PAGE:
Government to shutdown
In an effort to bring an end to the measles epidemic that has been spreading through Samoa for more than a month, the Government will shut down for two days this week, Prime Minister Tuilaepa Dr. Sa'ilele Malielegaoi announced on Monday.
Tuilaepa announced that public and Government services, excepting the Samoa Water Authority and the Electric Power Corporation, would be closed effective this Thursday and Friday. Government workers will be enlisted to help carry out the nation's mass vaccination campaign.
"The public service and government services will be closed for Thursday to Friday this week in order to allow public servants to assist with the mass vaccinations campaign throughout the country, expect the [Samoa Water Authority] and [the Electric Power Corporation]," Tuilaepa said.
"A full programme will be published for the public; the answer to our prayers is with us through the services of the doctors and nurses and all health personnel."
In a speech that followed an official update on Monday that showed the national death toll had risen to 53, or five more since Sunday, the Prime Minister continued to express sympathy for a crisis that has claimed the lives of 48 children under four years of age:
"I extend to all the families that have lost loved ones and the children of Samoa out condolences and sympathies".
Tuilaepa, who last week called for the arrest of the since closed down alternative Kangen water healer, Fritz Filisi Alai’asa, emphasised the importance of parents seeking care from medical professionals when their children displayed symptoms.
"Let us not be distracted by the alternative cures. Measles is not new to Samoa and rarely claimed lives. We need to understand the following issues," he said.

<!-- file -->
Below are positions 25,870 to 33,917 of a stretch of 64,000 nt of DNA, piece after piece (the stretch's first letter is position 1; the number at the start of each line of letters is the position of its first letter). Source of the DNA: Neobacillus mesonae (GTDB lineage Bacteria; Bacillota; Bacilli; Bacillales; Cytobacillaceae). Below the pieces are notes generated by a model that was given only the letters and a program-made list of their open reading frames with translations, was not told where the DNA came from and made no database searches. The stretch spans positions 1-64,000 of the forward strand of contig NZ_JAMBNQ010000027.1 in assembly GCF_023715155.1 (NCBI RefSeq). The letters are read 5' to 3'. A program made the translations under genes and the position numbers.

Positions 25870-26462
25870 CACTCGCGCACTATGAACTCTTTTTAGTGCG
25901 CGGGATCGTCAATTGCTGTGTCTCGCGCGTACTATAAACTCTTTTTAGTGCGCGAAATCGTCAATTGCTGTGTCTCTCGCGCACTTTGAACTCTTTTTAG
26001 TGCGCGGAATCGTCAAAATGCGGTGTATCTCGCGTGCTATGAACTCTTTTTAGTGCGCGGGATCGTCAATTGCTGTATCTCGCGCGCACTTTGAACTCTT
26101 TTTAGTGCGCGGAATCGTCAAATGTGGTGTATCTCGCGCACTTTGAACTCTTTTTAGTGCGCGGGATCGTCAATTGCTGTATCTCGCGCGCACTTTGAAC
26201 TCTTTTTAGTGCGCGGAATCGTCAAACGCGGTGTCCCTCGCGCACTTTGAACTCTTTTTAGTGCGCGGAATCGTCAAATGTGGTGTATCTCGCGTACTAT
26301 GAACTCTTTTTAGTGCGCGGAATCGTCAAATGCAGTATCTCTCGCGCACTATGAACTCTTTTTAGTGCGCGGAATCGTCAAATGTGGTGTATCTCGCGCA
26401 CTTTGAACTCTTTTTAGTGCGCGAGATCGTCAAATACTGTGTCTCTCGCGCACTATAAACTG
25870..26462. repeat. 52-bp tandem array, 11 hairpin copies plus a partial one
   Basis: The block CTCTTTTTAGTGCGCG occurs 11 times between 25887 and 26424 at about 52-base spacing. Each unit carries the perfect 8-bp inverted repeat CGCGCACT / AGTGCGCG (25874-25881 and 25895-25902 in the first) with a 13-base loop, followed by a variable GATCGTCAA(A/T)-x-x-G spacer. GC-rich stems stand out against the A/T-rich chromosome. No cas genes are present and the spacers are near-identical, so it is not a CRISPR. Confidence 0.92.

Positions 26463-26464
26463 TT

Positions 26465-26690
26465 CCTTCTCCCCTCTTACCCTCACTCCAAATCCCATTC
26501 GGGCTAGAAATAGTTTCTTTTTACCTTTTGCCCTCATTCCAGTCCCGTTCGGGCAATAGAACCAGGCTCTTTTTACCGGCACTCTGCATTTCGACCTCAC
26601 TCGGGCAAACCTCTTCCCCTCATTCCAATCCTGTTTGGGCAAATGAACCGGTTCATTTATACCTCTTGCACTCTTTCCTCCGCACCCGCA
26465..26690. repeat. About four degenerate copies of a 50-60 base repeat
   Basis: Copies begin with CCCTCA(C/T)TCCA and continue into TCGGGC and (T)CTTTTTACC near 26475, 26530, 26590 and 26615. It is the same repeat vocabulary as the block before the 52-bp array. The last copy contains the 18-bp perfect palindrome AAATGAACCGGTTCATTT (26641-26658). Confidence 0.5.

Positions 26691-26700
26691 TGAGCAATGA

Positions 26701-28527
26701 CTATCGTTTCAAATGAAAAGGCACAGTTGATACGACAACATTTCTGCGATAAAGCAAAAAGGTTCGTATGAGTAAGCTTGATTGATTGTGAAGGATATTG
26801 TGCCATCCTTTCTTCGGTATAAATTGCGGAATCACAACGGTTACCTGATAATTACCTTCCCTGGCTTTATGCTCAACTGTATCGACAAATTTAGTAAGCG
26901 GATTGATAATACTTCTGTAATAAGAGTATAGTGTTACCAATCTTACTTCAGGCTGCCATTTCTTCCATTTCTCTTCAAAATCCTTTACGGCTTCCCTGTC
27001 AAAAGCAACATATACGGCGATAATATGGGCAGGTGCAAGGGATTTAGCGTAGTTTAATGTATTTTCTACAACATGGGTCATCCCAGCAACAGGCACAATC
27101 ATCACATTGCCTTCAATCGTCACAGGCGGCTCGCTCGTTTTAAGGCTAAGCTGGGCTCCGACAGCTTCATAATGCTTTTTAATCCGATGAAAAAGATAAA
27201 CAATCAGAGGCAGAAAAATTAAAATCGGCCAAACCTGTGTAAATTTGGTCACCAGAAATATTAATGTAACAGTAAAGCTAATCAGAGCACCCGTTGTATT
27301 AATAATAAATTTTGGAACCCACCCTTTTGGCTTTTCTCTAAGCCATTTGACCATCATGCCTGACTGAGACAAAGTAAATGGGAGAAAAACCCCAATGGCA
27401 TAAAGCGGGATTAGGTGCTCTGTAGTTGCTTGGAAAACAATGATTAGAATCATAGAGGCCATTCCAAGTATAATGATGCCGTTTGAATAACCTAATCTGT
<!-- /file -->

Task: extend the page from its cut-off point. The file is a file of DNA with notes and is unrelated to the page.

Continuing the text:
"Let us work together to convince those that do not believe that vaccinations are the only answer to the epidemic.
"First vaccinations is the only cure; if affected cases are presented early for treatment full recovery should be expected, and thirdly no traditional healers and kengen water preparations can cure measles."
Tuilaepa said that immunisation will become mandatory under the law for all ages. The Government had earlier announced previous age restrictions on vaccines would be lifted and they would now be available to anyone under 60.
"The Government wants to emphasise the importance of prevention and protection of the children; it is critical that we stand together on ways to address the crisis," he said.
"The Government needs the support of all the village councils, faith based organization the church leaders, village mayors, Government women representatives that have engaged in outreach [programmes]."
Lastly the Prime Minister thanked foreign allies for providing medical and logistical support since the epidemic was first declared on October 15.
"We have received medical teams, from, Australia, New Zealand, and the New Zealand Red Cross, France, United Kingdom the Pacific Medical Association, the Secretariat of the Pacific Community, China, Norway, Japan, and the U.K. and U.S.A. and more on their way, he said".
"[These] human resources, vaccines, medical supplies and equipment and technical expertise and financial contributions [have assisted] our tired and willing local health workers."
Cases of measles have risen to 3,728 on Monday, another 198 of which were recorded in the last day, and hospitalisations have risen to 1,129.
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